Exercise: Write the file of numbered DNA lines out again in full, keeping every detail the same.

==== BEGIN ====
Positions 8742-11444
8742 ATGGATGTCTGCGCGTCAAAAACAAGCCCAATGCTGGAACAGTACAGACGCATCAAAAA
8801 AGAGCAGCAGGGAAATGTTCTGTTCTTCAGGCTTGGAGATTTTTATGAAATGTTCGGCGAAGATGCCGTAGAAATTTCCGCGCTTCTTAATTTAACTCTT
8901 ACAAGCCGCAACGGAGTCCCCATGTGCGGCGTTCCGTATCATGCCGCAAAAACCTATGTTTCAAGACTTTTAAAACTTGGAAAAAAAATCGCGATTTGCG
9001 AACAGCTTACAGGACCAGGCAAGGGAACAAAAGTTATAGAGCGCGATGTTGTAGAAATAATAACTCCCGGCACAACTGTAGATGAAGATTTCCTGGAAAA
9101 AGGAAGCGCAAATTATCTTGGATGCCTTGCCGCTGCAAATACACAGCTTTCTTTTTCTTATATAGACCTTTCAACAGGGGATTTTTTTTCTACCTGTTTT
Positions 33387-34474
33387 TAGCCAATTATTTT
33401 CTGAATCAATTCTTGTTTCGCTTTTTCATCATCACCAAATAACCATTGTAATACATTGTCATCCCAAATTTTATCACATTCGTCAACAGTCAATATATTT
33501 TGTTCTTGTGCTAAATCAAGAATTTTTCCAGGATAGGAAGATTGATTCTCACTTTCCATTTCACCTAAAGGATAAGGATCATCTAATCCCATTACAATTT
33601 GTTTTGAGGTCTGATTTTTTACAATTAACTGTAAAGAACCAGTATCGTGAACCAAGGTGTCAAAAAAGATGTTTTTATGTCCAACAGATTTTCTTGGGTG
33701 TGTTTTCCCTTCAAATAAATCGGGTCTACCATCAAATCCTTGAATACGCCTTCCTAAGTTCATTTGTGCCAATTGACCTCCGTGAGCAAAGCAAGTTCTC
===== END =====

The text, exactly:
Positions 8742-11444
8742 ATGGATGTCTGCGCGTCAAAAACAAGCCCAATGCTGGAACAGTACAGACGCATCAAAAA
8801 AGAGCAGCAGGGAAATGTTCTGTTCTTCAGGCTTGGAGATTTTTATGAAATGTTCGGCGAAGATGCCGTAGAAATTTCCGCGCTTCTTAATTTAACTCTT
8901 ACAAGCCGCAACGGAGTCCCCATGTGCGGCGTTCCGTATCATGCCGCAAAAACCTATGTTTCAAGACTTTTAAAACTTGGAAAAAAAATCGCGATTTGCG
9001 AACAGCTTACAGGACCAGGCAAGGGAACAAAAGTTATAGAGCGCGATGTTGTAGAAATAATAACTCCCGGCACAACTGTAGATGAAGATTTCCTGGAAAA
9101 AGGAAGCGCAAATTATCTTGGATGCCTTGCCGCTGCAAATACACAGCTTTCTTTTTCTTATATAGACCTTTCAACAGGGGATTTTTTTTCTACCTGTTTT
Positions 33387-34474
33387 TAGCCAATTATTTT
33401 CTGAATCAATTCTTGTTTCGCTTTTTCATCATCACCAAATAACCATTGTAATACATTGTCATCCCAAATTTTATCACATTCGTCAACAGTCAATATATTT
33501 TGTTCTTGTGCTAAATCAAGAATTTTTCCAGGATAGGAAGATTGATTCTCACTTTCCATTTCACCTAAAGGATAAGGATCATCTAATCCCATTACAATTT
33601 GTTTTGAGGTCTGATTTTTTACAATTAACTGTAAAGAACCAGTATCGTGAACCAAGGTGTCAAAAAAGATGTTTTTATGTCCAACAGATTTTCTTGGGTG
33701 TGTTTTCCCTTCAAATAAATCGGGTCTACCATCAAATCCTTGAATACGCCTTCCTAAGTTCATTTGTGCCAATTGACCTCCGTGAGCAAAGCAAGTTCTC